Qin tuning key (qin zhenyao) with tiger and snake

Historical period(s)
Eastern Zhou dynasty, 5th century BCE
H x W: 8.2 x 4 cm (3 1/4 x 1 9/16 in)
Credit Line
Gift of Charles Lang Freer
Freer Gallery of Art
Accession Number
On View Location
Currently not on view
Musical Instrument

Zither tuning key (qin zhenyao)

China, Eastern Zhou dynasty (770 - 221 BCE), snake, tiger

To 1916
Yamanaka & Company, New York to 1916 [1]

From 1916 to 1919
Charles Lang Freer (1854-1919), purchased from Yamanaka & Company, New York in 1916 [2]

From 1920
The Freer Gallery of Art, gift of Charles Lang Freer in 1920 [3]


[1] Undated folder sheet note. See Original Bronze List, S.I. 972, Freer Gallery of Art and Arthur M. Sackler Gallery Archives.

[2] See note 1.

[3] The original deed of Charles Lang Freer's gift was signed in 1906. The collection was received in 1920 upon the completion of the Freer Gallery.

Previous Owner(s) and Custodian(s)

Charles Lang Freer 1854-1919
Yamanaka and Co. (C.L. Freer source) 1917-1965


Several types of zithers were played in ancient China. The earliest (the se, zheng, and zhu) used movable bridges for tuning, but the qin, a seven-stringed zither that evolved between the fifth and second century B.C.E., has tuning pegs on the underside that are turned with a metal key. The decoration of these tuning keys-combative animals and a bear native to China's northern territory-may have been inspired by the goods traded with seminomadic peoples along China's northern frontier. Some scholars believe this may indicate that the qin developed, at least in part, in response to foreign musical traditions.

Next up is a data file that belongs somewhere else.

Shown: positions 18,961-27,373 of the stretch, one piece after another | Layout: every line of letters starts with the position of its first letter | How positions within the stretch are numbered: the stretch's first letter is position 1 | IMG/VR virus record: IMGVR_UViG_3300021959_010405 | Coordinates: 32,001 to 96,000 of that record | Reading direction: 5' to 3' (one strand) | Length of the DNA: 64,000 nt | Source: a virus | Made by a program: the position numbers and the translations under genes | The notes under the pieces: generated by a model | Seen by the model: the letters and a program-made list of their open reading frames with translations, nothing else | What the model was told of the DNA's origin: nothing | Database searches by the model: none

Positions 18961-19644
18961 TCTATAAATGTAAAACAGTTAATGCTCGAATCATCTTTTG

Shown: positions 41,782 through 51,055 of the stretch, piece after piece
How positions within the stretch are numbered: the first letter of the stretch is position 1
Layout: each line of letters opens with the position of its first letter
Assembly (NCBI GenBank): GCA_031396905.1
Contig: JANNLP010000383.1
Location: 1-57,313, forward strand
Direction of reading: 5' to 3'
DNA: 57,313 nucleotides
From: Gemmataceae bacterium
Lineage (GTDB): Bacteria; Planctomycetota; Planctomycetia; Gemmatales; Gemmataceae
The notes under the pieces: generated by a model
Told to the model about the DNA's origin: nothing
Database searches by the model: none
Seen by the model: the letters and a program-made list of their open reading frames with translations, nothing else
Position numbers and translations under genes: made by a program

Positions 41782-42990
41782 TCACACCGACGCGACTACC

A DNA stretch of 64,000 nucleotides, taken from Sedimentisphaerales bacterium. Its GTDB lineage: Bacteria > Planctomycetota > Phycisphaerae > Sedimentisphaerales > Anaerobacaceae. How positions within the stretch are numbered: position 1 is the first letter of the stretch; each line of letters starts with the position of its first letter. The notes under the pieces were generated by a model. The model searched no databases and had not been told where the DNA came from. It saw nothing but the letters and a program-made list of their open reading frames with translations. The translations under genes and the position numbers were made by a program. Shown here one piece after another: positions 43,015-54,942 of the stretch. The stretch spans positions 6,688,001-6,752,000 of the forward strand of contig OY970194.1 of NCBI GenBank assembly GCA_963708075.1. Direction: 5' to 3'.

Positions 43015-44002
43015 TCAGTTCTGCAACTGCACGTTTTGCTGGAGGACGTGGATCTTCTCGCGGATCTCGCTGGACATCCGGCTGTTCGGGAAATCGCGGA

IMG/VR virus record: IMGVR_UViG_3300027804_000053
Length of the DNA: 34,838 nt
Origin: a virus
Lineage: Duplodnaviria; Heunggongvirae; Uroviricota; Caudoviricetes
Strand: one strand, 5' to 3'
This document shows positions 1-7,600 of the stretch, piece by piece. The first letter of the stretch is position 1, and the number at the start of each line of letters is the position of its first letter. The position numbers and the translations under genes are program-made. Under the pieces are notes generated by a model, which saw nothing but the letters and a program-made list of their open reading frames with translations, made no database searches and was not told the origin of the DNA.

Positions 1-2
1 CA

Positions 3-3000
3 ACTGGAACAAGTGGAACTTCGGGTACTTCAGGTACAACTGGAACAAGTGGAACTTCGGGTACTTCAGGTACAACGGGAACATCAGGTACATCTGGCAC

Published References
  • Thomas Lawton. Chinese Art of the Warring States Period: Change and Continuity, 480-222 B.C. Washington, 1982-1983. cat. 13, p. 50.
Collection Area(s)
Chinese Art
Web Resources
Google Cultural Institute
CC0 - Creative Commons (CC0 1.0)

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